Data Breaches and Cybersecurity: What the hospitality industry can learn from the Marriott breach

Today’s revelation by Marriott International that a data breach exposed the names and personal details of over 500 million guests sent a shudder throughout the hospitality industry worldwide.

Hoteliers know they are an appealing target for hackers as their databases contain identifying and financial information for very large numbers of people, and they have systems that by necessity must be accessible to many different levels within the company. Because privacy laws in the US, the EU (and other countries around the globe) are becoming increasingly stringent, hoteliers are also keenly aware that the retention and use of guests’ personal information now comes with greater potential liability than ever before.

It is time for hotel brands, and hotel owners and operators, to create effective and comprehensive privacy and cybersecurity policies, procedures and systems.

For JMBM’s Hotel Law Blog, I have outlined some key takeaways from the Marriott International breach. To read the blog,  see  Avoiding Hotel Data Breaches With a Risk Assessment Audit – Lessons From the Marriott International “Glitch”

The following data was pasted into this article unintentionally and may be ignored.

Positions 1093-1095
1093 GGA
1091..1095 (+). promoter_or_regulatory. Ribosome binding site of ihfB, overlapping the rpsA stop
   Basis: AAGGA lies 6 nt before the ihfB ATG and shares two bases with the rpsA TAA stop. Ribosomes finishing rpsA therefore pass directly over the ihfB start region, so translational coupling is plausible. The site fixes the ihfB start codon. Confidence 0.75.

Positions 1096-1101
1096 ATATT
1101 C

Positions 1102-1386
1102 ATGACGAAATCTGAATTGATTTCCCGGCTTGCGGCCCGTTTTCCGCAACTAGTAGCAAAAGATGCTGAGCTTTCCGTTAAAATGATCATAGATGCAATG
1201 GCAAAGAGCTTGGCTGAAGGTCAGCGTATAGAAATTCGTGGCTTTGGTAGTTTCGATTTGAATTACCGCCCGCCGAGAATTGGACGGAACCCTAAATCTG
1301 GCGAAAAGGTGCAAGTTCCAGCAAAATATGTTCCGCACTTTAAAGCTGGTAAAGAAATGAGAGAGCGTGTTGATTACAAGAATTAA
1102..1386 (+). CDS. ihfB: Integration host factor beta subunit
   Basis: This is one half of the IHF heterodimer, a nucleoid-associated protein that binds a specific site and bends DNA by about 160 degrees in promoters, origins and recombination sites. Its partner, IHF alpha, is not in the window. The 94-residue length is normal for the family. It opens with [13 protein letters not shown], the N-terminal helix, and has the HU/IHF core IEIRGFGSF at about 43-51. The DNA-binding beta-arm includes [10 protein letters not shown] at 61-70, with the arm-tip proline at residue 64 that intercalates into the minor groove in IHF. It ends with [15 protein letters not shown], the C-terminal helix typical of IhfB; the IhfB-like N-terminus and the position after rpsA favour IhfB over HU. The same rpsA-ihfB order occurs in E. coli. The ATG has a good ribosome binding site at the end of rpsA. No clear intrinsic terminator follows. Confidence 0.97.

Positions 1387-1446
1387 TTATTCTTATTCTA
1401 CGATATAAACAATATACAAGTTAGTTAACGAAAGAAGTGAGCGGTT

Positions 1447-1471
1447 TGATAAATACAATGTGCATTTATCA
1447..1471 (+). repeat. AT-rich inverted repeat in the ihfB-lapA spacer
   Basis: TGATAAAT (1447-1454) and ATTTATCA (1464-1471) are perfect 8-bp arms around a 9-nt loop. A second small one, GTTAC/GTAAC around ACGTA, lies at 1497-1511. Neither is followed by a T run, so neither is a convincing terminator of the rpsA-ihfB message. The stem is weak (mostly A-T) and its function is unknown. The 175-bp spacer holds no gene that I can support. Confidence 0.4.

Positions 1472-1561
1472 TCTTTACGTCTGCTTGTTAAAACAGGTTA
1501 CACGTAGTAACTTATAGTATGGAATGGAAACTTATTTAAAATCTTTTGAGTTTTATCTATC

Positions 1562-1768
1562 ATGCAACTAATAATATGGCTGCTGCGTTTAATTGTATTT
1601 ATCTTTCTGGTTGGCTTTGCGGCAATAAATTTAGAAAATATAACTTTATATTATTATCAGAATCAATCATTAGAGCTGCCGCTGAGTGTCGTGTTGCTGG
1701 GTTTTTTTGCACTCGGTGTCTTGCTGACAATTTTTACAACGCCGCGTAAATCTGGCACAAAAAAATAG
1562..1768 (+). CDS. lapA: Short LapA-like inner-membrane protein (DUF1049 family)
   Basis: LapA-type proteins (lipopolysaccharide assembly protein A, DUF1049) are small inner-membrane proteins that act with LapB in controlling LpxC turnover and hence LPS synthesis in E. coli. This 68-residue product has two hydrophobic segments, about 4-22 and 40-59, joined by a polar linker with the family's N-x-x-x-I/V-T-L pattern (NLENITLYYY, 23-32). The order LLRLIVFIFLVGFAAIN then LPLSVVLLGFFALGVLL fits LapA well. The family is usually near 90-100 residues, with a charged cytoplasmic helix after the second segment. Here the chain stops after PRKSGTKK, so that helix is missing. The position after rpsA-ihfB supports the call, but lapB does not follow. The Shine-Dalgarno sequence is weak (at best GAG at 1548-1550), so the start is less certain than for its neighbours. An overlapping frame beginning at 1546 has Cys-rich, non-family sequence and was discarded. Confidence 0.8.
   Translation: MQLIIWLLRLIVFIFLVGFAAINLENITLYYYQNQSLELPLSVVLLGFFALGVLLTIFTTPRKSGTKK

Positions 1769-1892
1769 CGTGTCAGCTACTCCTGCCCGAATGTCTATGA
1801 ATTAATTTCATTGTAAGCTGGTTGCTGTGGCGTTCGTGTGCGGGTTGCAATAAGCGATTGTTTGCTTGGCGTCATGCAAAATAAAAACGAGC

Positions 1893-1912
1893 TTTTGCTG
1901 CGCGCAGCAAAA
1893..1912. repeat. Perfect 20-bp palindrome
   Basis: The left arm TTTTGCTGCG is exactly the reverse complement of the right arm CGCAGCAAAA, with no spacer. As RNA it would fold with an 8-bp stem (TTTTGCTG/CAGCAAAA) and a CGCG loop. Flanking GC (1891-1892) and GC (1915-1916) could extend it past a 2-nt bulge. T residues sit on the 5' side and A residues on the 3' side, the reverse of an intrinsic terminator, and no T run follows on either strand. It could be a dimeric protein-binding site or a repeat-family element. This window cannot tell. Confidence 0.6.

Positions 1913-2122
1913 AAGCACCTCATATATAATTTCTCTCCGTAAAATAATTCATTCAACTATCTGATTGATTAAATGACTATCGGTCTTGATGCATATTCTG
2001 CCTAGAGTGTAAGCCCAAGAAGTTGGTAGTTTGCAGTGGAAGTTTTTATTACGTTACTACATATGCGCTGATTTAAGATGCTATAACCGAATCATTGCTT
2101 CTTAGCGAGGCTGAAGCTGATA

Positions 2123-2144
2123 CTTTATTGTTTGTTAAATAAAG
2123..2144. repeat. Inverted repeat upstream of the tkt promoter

—  Bob Braun

Robert E. Braun is the co-chair of the Cybersecurity and Privacy Law Group at Jeffer Mangels Butler & Mitchell LLP. Bob helps clients to develop and implement privacy and information security policies, negotiate agreements for technologies and data management services, and comply with legal and regulatory requirements. He helps clients to develop and implement data breach response plans, and he and his team respond quickly to clients’ needs when a data breach occurs. Contact Bob at or +1 310.785.5331.

JMBM’s Cybersecurity and Privacy Group counsels clients in a wide variety of industries, including accounting firms, law firms, business management firms and family offices, in matters ranging from development of cybersecurity strategies, creation of data security and privacy policies, responding to data breaches and regulatory inquiries and investigations, and crisis management. The Cybersecurity and Privacy Group uses a focused intake methodology that permits clients to get a reliable sense of their cybersecurity readiness and to determine optimal, client-specific approaches to cybersecurity.